Fairfax County EDA CEO on regional pact: “This is an historic moment for Northern Virginia”

Fairfax County, Virginia  – Victor Hoskins, president and CEO of the Fairfax County Economic Development Authority (FCEDA), has pushed for years with leaders of localities such as the City of Alexandria and Arlington County to create a Northern Virginia-wide organization that promotes regional collaboration to build the area economy. Their efforts paid off today with the announcement of NOVA EDA, the Northern Virginia Economic Development Alliance.

NOVA EDA consists of the FCEDA and representatives from nine other jurisdictions in Northern Virginia: Alexandria Economic Development Partnership, Arlington County, City of Fairfax, City of Falls Church, Fauquier County, Loudoun County, City of Manassas, City of Manassas Park, and the Prince William County Department of Economic Development.

> Link to the NOVA EDA press release on the announcement.

The 10 community entities signed a memorandum of understanding that commits them to working together on regional brand creation and promotion activities and to engage more fully with the Virginia Economic Development Partnership (VEDP) as a regional economic development organization. VEDP offers regional organizations additional access to site-selection activities, conference attendance and familiarization tours for companies.

“This is an historic moment for Northern Virginia,” Hoskins said. “We have plowed this road alone and been successful. Imagine what we can achieve when we work together.”

Hoskins noted that Fairfax County and Northern Virginia today compete for employers and workers with technology centers such as Silicon Valley, Boston, New York, London and Shanghai. “We have to be a bigger target. We have to take advantage of the entire housing market, the entire transportation system, the whole package. We have to handle the talent pipeline as a region, organize ourselves to work with universities and the state on the talent issues, and create more destinations for innovative people and companies.”

He added that this approach by the city of Alexandria and Arlington, Fairfax and Loudoun counties helped land Amazon’s “HQ2” in Northern Virginia.

Fairfax County leaders agreed that the benefits of working together will be substantial.

“Northern Virginia is known for its cultural and economic vibrancy,” said Sharon Bulova, chairman of the Fairfax County Board of Supervisors. “We have so much to offer workers and businesses, and them to us. It is essential that we work together as a region to manage economic development in a way that benefits communities throughout Northern Virginia. I believe NOVA EDA will do just that.”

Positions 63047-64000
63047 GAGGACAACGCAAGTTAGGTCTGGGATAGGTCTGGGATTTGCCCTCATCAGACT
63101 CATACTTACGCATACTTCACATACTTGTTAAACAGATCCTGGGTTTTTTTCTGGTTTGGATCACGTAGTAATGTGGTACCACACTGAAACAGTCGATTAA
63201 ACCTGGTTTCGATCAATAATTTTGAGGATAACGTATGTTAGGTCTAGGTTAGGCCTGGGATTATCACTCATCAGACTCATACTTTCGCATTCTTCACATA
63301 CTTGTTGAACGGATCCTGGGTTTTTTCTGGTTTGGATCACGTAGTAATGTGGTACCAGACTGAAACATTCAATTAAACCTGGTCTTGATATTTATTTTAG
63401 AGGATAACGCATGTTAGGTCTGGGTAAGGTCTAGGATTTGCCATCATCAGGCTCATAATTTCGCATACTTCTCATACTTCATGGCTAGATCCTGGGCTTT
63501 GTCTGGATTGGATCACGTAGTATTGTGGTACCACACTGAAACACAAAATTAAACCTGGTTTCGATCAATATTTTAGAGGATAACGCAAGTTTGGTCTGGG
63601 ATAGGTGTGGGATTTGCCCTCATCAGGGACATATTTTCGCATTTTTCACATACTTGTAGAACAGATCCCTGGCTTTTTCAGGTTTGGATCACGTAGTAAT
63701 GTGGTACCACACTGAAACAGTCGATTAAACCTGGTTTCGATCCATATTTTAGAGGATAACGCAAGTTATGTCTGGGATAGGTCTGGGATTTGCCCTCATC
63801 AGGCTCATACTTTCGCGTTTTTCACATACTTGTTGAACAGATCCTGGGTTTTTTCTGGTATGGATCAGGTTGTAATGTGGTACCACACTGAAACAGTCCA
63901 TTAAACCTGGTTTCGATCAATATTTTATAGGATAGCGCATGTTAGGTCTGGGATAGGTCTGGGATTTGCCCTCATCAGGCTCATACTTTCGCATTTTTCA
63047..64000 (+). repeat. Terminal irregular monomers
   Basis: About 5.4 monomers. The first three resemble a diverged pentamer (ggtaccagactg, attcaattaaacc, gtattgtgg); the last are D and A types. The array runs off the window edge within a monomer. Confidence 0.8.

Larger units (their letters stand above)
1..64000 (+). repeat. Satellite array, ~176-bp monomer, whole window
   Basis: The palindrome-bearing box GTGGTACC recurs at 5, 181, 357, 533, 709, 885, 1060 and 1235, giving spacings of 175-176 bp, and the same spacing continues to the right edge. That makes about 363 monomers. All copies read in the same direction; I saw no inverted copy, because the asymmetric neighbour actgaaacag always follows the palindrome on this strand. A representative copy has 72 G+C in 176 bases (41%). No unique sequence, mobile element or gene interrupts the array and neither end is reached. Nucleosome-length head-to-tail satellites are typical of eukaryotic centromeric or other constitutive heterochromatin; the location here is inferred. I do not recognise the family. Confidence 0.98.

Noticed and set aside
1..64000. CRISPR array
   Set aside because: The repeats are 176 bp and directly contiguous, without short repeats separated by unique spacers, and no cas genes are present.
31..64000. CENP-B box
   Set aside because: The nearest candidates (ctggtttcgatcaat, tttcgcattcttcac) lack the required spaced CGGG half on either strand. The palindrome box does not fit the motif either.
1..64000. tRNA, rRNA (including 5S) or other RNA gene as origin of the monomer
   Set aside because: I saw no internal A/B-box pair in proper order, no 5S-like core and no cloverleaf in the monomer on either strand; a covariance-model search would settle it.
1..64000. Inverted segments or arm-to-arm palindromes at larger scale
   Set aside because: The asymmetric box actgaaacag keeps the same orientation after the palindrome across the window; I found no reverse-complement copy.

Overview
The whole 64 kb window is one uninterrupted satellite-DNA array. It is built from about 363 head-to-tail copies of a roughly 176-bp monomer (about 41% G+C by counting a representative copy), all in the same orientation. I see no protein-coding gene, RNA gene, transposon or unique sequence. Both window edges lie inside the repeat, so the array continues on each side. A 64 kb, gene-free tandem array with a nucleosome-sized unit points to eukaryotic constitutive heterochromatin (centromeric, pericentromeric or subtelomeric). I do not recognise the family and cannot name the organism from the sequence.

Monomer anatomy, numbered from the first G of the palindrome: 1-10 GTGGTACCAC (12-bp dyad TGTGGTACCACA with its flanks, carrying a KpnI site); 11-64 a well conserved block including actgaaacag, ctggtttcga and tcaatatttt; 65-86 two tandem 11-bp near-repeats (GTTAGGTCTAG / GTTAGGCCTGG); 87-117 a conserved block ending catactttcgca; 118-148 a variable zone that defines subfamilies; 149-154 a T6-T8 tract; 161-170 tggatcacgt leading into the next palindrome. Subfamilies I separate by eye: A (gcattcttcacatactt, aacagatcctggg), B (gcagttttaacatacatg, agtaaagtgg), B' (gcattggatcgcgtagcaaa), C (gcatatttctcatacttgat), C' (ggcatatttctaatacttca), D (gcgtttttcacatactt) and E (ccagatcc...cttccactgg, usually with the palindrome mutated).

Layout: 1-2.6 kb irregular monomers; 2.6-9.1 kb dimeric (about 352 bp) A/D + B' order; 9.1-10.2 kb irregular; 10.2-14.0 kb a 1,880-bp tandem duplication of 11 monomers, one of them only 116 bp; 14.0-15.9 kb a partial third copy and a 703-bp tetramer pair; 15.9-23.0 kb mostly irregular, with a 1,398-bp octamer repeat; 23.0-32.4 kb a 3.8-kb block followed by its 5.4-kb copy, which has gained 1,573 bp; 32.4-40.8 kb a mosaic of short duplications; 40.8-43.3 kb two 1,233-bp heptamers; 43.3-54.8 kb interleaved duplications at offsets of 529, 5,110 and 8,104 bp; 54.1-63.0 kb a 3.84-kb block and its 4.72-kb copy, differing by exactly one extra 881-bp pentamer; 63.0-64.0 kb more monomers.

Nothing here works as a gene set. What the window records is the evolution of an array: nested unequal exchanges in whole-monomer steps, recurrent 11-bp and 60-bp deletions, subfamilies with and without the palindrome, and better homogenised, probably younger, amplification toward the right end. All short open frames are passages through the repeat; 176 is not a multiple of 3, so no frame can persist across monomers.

“This alliance is a major step forward in the region’s continued efforts to become an innovation hub,” said Fairfax County Executive Bryan Hill. “While companies like Amazon will push us forward, we also need to attract the talent required to support our region as we continue to diversify our economy. As a region, Northern Virginia offers the education, lifestyle and job opportunities that workers want, and we have a competitive advantage when our region works as one.”

A member of the business community who has long advocated for regional cooperation among Washington-area jurisdictions praised the timing of the Northern Virginia initiative.

“The need to leverage the lessons learned from the HQ2 experience is obvious,” said Bob Buchanan, principal at the Buchanan Group, a full-service commercial real estate development company. He also chairs the 2030 Group, a group of Washington-area business leaders who have advocated for regional approaches to issues such as transportation and housing.

“How can you not leverage this with a sense of togetherness, collaboration and cooperation?” Buchanan asked. “The region is much better when we work together than when we work against each other.”

On the NOVA EDA website is a link to the memorandum of understanding, a fact sheet about the organization and bullet points about the region’s assets for business and economic growth.

Business growth and innovation helps Fairfax County fund one of the nation’s most prestigious school systems and other public services that contribute to the quality of life of residents. Fairfax County offers businesses a state-of-the-art infrastructure, access to global markets through Washington Dulles International Airport, a vibrant investment capital community and a highly skilled and well-educated workforce.

The Fairfax County Economic Development Authority promotes Fairfax County as a business and technology center. The FCEDA offers site location and business development assistance, and connections with county and state government agencies, to help companies locate and expand in Fairfax County. In addition to its headquarters in Tysons, Fairfax County’s largest business district, the FCEDA maintains business investment offices in six important global business centers: Bangalore/Mumbai, Berlin, London, Los Angeles, Seoul and Tel Aviv. Follow the FCEDA on Facebook, Instagram, LinkedIn, Twitter and YouTube.

Contact: Jessica Reape,, 202-884-7325